Review: Dr Marigold and Mr Chops, Richmond Theatre

Written by guest blogger Rob Smith.

This next production in Richmond Theatre’s delightfully varied season, Dr Marigold and Mr Chops starring Simon Callow, is a short and intimate one, comprising two of Charles Dickens’ lesser-known monologues. First we hear the tale of Mr Chops, a carnival dwarf who enters high society; after the interval comes the story of Dr Marigold (he was christened after the Dr who delivered him), a travelling salesman who adopts a maltreated disabled girl and nurtures her. Both monologues are characteristic Dickens, character-based narratives which combine heavy-handed social commentary with humour and pathos that are likewise not done by halves.

In a way these are brave choices for a stage production. It is no longer the Victorian era, when vast crowds were moved to tears by Dickens’ dramatic readings; instead, we are unfortunate enough to live in this age of cynicism, when Dickens’ finely-crafted methods of evoking sentiment are often likelier to produce wry smiles, or even a sense of embarrassment, than the intended tristesse… well, it is either this age or this reviewer.

Certainly no choked sobs rang from the stalls as Callow artfully tried and failed to hold back tears of grief whilst recounting the deaths of Dr Marigold’s pitiful waif of a daughter, his suicidally guilt-stricken spouse, and lastly his faithful hound, all within a few minutes of one another (even though he had played the part of the faithful hound quite excellently). No members of the audience seemed overcome as he recreated Marigold’s tears of joy upon meeting his adopted granddaughter – lately returned from China – for the first time, discovering that she is not deaf and dumb like her mother. But there were ‘aaaahs’ during the touching scene of Marigold’s proposal to his future wife, and as they departed, the audience seemed satisfied.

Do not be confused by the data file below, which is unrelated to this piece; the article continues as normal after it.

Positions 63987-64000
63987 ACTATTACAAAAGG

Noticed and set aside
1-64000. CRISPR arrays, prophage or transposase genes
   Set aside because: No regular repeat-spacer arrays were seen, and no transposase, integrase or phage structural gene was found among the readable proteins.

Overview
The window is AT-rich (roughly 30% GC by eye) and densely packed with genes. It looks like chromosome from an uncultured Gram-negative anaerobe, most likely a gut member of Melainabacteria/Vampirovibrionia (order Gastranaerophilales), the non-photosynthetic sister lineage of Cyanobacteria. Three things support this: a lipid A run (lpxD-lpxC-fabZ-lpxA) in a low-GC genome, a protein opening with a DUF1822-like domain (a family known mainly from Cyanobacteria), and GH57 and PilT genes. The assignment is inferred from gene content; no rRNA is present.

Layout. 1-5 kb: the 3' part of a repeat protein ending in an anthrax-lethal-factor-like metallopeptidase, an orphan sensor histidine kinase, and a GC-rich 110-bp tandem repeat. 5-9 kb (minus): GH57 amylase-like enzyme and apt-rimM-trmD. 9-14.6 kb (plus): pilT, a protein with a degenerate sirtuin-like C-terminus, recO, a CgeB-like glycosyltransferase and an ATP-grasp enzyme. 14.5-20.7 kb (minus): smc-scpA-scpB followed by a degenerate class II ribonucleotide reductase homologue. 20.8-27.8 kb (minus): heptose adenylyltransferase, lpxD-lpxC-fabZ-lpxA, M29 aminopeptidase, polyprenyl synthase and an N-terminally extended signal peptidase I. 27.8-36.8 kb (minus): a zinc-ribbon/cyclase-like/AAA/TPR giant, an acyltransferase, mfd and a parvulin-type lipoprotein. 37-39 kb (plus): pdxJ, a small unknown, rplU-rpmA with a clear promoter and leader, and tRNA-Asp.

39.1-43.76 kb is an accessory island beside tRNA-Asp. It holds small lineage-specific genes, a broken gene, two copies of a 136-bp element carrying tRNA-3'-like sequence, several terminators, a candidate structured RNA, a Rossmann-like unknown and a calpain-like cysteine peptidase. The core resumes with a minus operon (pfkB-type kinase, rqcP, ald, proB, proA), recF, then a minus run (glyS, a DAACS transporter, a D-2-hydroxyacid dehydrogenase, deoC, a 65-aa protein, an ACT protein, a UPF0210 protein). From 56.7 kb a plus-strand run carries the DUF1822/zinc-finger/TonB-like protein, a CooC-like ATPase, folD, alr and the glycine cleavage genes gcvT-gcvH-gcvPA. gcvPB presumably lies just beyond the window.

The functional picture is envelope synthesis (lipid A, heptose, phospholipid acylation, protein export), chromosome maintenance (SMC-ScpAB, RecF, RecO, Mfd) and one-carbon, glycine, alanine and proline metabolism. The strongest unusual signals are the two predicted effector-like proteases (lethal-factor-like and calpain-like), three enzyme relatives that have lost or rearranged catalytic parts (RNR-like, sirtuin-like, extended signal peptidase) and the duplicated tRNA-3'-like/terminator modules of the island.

Much of this was no doubt due to having experienced the pleasure of a fine actor carrying a whole show on his shoulders, and giving it everything. Callow acts hugely; his magnificent double-breasted waistcoats seem to fill the stage. He is a master of voices, populating the stories with many vividly individual characters in a manner worthy of Dickens himself, and carrying on richly-written conversations between the most diverse of them without putting a word or an accent wrong.

He is at his best when giving us the larger-than-life public personas of Dickens’ showman narrators, the expansive Toby Magsman and the wideboy Marigold, almost bursting with enthusiasm for these performances within a performance. Magsman, especially, reminded me uncannily of Christopher Benjamin’s great performance as Victorian theatrical impresario Henry Gordon Jago in a 1977 Doctor Who story, ‘The Talons of Weng-Chiang’ – fittingly, perhaps, as Simon Callow’s association with Dickens has also extended to a guest-starring role as the writer in a more recent episode of Doctor Who.

Although Dr Marigold and Mr Chops is not quite the work of one man alone – it has a director, designers for set, lighting and sound, and other crew – this is Simon Callow’s show, even down to the programme, which features two informative and well-written contributions by the actor. The set, though attractive, is more a backdrop than a space for Callow to inhabit, and the sound and lighting are rudimentary, amounting to no more than the faint sound of a barrel organ and a bit of dimming and brightening. With no theatrical effects to get in the way, the atmosphere is charmingly personal throughout, giving Callow ample room to communicate his love of the material to the audience. And that is at the heart of the production’s success.

Dr Marigold and Mr Chops runs at Richmond Theatre until 17 September.


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